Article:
A rose by any other name

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A rose by any other name


Rate and ratio are commonly used when comparing quantities. They are similar in that one quantity is divided by another. Both measurements reveal the degree of difference between two comparative quantities.
Although ratio and rate are both calculated the same way, they display a subtle difference in their usage. Rate has a standard quantity; it looks at the difference that exists between the standard quantity and the compared quantity. For example, the unemployment rate is the proportion of unemployed people among the economically active population. The rate is usually below 1 because the comparison quantity is rarely higher than the standard quantity. In particular, composite rates are always below 1. However, the increasing rate is a rare example of the rate being over “1” because the amount of increase is higher than the standard quantity.
Ratio does not have a standard quantity but examines how many times greater one quantity is over another. The magnification ratio is the relationship between the size of an object seen through telescopes and microscopes and its actual size; therefore, the ratio is usually greater than 1, and the term “times” is usually used. As is the case with reduction ratios on copy machines, some rare instances exist when the ratio is below 1, but in most instances, ratio is used when the comparison quantity is much higher than the quantity to which it is being compared.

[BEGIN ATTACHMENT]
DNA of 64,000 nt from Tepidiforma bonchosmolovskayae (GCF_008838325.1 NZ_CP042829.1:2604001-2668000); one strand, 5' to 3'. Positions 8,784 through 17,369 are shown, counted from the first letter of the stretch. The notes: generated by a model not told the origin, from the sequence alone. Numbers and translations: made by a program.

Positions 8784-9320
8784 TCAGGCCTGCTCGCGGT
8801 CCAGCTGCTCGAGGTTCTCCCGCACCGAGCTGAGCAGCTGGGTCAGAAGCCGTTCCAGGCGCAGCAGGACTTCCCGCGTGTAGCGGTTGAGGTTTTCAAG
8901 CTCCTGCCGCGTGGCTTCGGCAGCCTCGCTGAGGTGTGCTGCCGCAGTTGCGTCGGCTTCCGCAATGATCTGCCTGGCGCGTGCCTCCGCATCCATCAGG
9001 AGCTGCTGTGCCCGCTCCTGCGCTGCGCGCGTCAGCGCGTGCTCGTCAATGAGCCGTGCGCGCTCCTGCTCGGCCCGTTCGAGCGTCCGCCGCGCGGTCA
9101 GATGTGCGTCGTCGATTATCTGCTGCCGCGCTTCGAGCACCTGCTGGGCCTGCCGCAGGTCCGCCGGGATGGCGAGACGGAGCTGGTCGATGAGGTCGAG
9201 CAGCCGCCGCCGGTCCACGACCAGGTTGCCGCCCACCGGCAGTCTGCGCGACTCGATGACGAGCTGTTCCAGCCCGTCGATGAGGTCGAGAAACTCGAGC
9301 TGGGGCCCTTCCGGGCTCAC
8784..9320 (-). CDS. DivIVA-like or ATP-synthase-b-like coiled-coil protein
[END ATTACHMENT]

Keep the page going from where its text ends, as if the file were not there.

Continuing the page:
In this regard, using the opening-application ratio to express the status of the labor market is profound; the opening-application ratio divides the number of job openings with the number of job seekers. A large value indicates a strong job market, while a smaller number manifests a tighter job market. Reflecting this number as a ratio assumes the number of job openings is higher than job seekers.
It reflects a hope for a prosperous job market and optimism about the labor market, epitomized by Japan, which is experiencing its greatest postwar economic expansion.
The opening-application ratio for college graduates next year reached 2.14, doubling for the first time in sixteen years. It reflects a flourishing job market ― jobs will be left over even after every job seeker has landed a job.
In contrast, the opening-application ratio for college graduates in our country is a measly 0.25, which translates to four people competing for one opening. It is so low that using ratio is inappropriate. Since the situation will not improve simply by changing the opening-application ratio to a rate, we can only hope the ratio will go up.

*The writer is an editorial writer of the JoongAng Ilbo.

By Kim Jong-soo [jongskim@joongang.co.kr]
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